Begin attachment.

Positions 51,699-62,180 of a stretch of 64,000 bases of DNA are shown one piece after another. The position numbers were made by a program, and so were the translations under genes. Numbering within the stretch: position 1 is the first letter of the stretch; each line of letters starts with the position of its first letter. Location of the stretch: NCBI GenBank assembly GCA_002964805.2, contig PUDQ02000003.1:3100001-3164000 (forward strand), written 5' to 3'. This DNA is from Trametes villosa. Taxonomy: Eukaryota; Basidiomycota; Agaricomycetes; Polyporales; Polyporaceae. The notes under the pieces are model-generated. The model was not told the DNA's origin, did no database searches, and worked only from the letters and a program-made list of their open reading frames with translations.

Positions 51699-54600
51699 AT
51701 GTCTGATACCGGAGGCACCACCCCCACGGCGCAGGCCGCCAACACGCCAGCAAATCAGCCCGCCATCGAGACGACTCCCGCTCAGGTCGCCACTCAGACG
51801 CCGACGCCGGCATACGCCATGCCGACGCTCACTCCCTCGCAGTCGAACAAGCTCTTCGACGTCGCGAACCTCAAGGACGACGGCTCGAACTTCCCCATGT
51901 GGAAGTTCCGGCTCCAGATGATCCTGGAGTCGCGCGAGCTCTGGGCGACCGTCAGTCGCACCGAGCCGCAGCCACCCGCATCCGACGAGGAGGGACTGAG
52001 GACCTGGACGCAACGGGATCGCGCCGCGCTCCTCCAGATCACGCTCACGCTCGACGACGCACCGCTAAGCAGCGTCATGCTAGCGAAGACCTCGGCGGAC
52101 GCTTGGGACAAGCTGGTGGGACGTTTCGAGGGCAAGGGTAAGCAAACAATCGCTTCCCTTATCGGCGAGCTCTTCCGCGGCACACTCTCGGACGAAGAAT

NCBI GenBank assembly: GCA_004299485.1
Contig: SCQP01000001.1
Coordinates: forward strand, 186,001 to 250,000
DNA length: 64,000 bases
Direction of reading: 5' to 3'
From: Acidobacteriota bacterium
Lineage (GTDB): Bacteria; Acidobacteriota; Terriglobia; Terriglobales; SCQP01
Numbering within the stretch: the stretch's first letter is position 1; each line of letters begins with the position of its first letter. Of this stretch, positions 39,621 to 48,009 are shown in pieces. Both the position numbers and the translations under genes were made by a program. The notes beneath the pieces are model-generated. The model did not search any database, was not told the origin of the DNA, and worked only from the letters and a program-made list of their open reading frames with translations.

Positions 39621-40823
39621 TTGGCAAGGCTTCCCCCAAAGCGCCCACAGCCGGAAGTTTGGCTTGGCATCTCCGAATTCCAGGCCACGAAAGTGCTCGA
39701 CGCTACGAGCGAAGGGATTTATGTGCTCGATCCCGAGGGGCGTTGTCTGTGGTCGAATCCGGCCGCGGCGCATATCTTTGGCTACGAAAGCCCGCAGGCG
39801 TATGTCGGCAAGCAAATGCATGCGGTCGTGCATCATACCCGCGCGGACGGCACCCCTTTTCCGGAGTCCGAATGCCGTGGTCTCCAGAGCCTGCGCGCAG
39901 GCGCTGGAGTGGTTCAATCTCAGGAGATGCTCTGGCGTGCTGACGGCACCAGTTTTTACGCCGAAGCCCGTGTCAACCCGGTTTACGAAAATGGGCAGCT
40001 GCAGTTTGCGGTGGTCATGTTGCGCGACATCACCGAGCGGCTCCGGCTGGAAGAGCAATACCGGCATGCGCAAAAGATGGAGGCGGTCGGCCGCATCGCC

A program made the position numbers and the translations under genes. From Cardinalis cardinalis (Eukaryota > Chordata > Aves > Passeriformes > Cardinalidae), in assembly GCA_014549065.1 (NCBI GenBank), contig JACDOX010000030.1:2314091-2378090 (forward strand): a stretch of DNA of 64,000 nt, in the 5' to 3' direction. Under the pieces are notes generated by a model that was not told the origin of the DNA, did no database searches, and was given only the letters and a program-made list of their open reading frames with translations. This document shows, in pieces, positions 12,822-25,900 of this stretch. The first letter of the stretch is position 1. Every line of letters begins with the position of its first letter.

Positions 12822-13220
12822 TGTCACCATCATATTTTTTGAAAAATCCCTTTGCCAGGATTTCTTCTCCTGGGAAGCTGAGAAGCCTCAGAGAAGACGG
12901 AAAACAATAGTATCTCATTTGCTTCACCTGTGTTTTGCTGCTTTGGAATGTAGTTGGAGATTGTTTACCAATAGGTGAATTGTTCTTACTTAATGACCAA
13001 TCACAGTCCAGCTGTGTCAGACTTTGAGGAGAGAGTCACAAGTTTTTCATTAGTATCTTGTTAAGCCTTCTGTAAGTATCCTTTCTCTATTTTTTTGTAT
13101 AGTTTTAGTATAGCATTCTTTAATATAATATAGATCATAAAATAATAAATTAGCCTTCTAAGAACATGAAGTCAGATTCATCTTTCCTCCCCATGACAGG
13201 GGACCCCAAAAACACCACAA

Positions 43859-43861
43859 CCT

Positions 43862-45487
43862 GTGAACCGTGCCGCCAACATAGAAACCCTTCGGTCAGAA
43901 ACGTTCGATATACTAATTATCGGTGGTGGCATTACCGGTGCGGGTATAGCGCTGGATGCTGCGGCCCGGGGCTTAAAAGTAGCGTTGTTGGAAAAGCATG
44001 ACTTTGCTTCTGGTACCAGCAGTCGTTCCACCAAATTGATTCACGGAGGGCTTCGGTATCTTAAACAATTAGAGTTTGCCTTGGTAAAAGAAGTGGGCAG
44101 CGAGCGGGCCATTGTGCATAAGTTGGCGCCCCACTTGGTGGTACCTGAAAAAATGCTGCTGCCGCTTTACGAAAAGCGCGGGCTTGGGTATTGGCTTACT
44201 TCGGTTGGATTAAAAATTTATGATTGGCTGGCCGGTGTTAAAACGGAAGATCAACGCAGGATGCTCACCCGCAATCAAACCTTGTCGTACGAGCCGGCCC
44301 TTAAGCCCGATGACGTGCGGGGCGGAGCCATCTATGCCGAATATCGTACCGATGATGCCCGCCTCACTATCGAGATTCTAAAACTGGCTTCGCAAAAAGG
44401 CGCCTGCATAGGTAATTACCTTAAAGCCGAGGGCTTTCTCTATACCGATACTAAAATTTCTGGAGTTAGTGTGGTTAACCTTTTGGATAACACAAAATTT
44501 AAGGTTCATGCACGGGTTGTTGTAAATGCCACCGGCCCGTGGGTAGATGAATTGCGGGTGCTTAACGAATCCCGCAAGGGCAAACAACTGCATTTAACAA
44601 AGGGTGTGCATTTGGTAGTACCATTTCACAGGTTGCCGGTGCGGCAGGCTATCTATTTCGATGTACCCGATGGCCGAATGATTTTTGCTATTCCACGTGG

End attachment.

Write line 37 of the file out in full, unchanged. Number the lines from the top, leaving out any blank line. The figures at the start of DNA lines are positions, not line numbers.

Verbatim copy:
44201 TCGGTTGGATTAAAAATTTATGATTGGCTGGCCGGTGTTAAAACGGAAGATCAACGCAGGATGCTCACCCGCAATCAAACCTTGTCGTACGAGCCGGCCC